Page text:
With tax season quickly approaching, you are more likely to receive IRS tax fraud calls. This type of spam call will often be an automated voice message that states your tax return has been found fraudulent. They will likely ask that you call back as soon as possible to correct the problem or to send additional money that you might owe. Some of the most concerning calls from the “IRS” are ones that threaten to sue you or turn to law enforcement.
IRS tax fraud calls raise concerns every year around tax season. Chances are, you don’t owe any additional money, and you didn’t commit fraud. Although the IRS may call you regarding a problem with your taxes, it is doubtful. The IRS has put together a ton of great information on their website with more information about tax fraud calls and what to do if you receive one.
1. Don’t list your phone number online to get information.
If you’ve ever shopped around for new insurance or help on your student loans, you know they ask for a lot of detailed information. If you put down your phone number, chances are you will receive a call in less than five minutes from someone trying to give you more information.
If you can avoid putting down your phone number on these types of websites, that will lower your chances of receiving spam calls. But, if you have to put something down, we recommend creating a free Google Voice phone number. Use this phone number to find the best car insurance and then deactivate it! That way, spam callers won’t have access to your actual phone number.
We also recommend creating an email address to use for specific reasons. Are you planning a wedding and attending a ton of bridal shows? Use a separate email address when entering to win that honeymoon contest! Are you searching for the best way to consolidate your student loans? Make another one! Email addresses are free to make and this ensures that your personal inbox won’t get cluttered with junk emails.
2. Don’t answer unknown numbers - let them go to voicemail!
If you don’t know the number and aren’t expecting a phone call from a new phone number, just let your voice mail pick it up! If you answer the phone, a robocaller will know that your phone number is active, and they might add it to a call registry. You’ll be bombarded by even more spam calls after that.
Although this is the easiest way to screen your calls and make sure they are not spam or robocalls, it is not the most convenient. If you are applying for new jobs, looking for a new apartment downtown, or doing anything similar where you might receive a lot of calls from new numbers, we wouldn’t recommend ignoring all unknown numbers. We don’t want you to miss an urgent call just to avoid a spam caller.
3. Add your phone number to the National Do Not Call registry.
Adding your phone number to the National Do Not Call registry is another excellent way to avoid spam calls. True telemarketers are required by law to consult the registry before reaching out. If your phone number is on the list and you still receive phone calls from telemarketers or spam callers, you can file a complaint 31 days after your number was added.
The National Do Not Call registry does not include local charities, political calls, or surveys, so you might still receive some unwanted calls. If you don’t want to hear from them, or any telemarketers that might call, ask them to add your number to their do not call list, or to remove your number from their system.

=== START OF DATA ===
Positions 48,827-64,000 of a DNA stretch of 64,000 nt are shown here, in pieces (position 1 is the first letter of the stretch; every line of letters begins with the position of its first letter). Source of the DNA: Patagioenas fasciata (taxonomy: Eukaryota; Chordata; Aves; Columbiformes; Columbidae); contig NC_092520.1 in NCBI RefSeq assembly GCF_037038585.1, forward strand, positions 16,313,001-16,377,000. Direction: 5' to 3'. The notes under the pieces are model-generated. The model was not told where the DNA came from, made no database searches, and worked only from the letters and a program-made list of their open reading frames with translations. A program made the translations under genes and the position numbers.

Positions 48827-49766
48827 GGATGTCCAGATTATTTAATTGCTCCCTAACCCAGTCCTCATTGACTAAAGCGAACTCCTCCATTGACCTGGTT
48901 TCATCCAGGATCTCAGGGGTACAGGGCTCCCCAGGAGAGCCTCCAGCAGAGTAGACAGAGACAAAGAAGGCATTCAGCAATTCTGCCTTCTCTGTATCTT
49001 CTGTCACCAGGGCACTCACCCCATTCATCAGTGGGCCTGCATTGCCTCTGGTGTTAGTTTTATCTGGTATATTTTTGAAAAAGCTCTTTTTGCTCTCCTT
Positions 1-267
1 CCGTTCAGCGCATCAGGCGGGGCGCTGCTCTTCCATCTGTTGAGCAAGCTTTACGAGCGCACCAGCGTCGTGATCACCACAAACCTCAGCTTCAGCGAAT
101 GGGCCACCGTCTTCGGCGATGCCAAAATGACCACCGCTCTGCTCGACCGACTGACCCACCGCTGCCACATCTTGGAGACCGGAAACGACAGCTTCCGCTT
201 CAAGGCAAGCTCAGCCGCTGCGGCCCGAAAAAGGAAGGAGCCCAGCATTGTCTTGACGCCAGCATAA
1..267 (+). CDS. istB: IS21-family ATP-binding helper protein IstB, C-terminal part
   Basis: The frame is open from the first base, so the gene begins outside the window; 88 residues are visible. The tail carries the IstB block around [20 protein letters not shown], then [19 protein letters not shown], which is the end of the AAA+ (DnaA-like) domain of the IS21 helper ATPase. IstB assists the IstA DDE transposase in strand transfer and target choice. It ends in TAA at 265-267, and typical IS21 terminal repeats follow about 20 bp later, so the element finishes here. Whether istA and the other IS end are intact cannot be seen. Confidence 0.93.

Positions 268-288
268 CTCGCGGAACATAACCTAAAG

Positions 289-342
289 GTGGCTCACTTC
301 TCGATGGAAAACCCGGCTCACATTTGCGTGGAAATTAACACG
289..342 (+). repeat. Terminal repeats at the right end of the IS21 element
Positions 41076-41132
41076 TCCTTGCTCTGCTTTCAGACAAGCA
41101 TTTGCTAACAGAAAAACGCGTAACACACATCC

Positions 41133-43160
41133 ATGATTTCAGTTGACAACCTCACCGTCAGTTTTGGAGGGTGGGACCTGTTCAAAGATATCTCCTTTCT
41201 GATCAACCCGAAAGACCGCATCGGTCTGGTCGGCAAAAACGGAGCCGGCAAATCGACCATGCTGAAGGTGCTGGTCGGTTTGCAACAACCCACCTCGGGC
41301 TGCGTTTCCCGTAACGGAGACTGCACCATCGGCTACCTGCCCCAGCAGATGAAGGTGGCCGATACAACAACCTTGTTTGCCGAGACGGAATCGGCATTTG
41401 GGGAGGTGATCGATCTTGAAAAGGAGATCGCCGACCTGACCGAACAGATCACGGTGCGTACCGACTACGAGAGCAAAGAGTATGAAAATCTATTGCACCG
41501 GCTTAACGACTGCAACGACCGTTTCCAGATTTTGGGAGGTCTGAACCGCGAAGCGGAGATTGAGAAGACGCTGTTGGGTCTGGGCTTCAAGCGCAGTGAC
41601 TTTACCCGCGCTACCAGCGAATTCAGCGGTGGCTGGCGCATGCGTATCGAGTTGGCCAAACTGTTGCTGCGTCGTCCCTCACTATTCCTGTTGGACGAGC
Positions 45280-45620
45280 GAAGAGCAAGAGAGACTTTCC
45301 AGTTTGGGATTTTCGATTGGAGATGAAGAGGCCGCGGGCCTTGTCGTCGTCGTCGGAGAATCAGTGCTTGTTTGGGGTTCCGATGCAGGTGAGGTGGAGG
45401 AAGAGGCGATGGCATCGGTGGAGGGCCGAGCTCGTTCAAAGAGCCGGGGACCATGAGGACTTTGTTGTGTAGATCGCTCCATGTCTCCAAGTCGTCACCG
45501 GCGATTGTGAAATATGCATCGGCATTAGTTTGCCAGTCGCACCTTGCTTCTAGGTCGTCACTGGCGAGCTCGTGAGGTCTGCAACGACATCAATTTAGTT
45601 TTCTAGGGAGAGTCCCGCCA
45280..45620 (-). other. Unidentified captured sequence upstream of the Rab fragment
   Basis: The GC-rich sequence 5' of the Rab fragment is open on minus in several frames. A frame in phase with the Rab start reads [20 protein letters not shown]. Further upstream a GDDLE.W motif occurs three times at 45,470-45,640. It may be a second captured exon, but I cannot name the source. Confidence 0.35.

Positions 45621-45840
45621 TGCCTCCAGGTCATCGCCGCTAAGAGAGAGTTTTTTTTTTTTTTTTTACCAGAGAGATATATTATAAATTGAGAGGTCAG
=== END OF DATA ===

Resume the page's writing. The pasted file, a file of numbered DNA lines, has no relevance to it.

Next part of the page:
4. Download a 3rd party app like Hiya to screen and block phone calls.
There are many apps out there that will block phone numbers, but Hiya is one of the best. Hiya is free and easy to use. If you receive a phone number that you believe is a scammer, enter the phone number into Hiya. The app will notify you if it is a telemarketer or fraudulent caller. You can then block the number in the app so that you can’t receive calls from them again.
5. Enable the spam-block setting on your phone or pay your carrier to do it.
Newer iPhone and Androids offer spam-blocking within their settings. If you have an iPhone, go to your phone call settings and silence unknown callers. Turning the setting on will block any phone number that comes through with an “unknown” caller ID. If you have an Android, open your phone call app and go to settings. From there, you can block unknown callers or filter spam calls.
If you’d rather let your phone carrier deal with the spam calls, AT&T, Sprint, T-Mobile, and Verizon all offer their own version of spam blocking. By paying a few extra bucks a month, you can block or screen most spam calls. Check out this article by Zapier for even more information about blocking or filtering calls from scammers.
Our number one tip when it comes to answering or avoiding spam callers is never to give out personal information. If you answer the phone and suspect the caller is a scammer, hang up immediately. Never give your full name, address, credit card or social security numbers, or any other personal information. After hanging up the phone, just block the number immediately and file a complaint if needed.
Even the most tech-savvy millennials can fall victim to a fraudulent scam if it's good enough. At Lori, we want to help you avoid that falling victim to fraudulent callers and spam calls. Share this article with your friends and family, especially your older family members, who might be more trusting when they receive phone calls.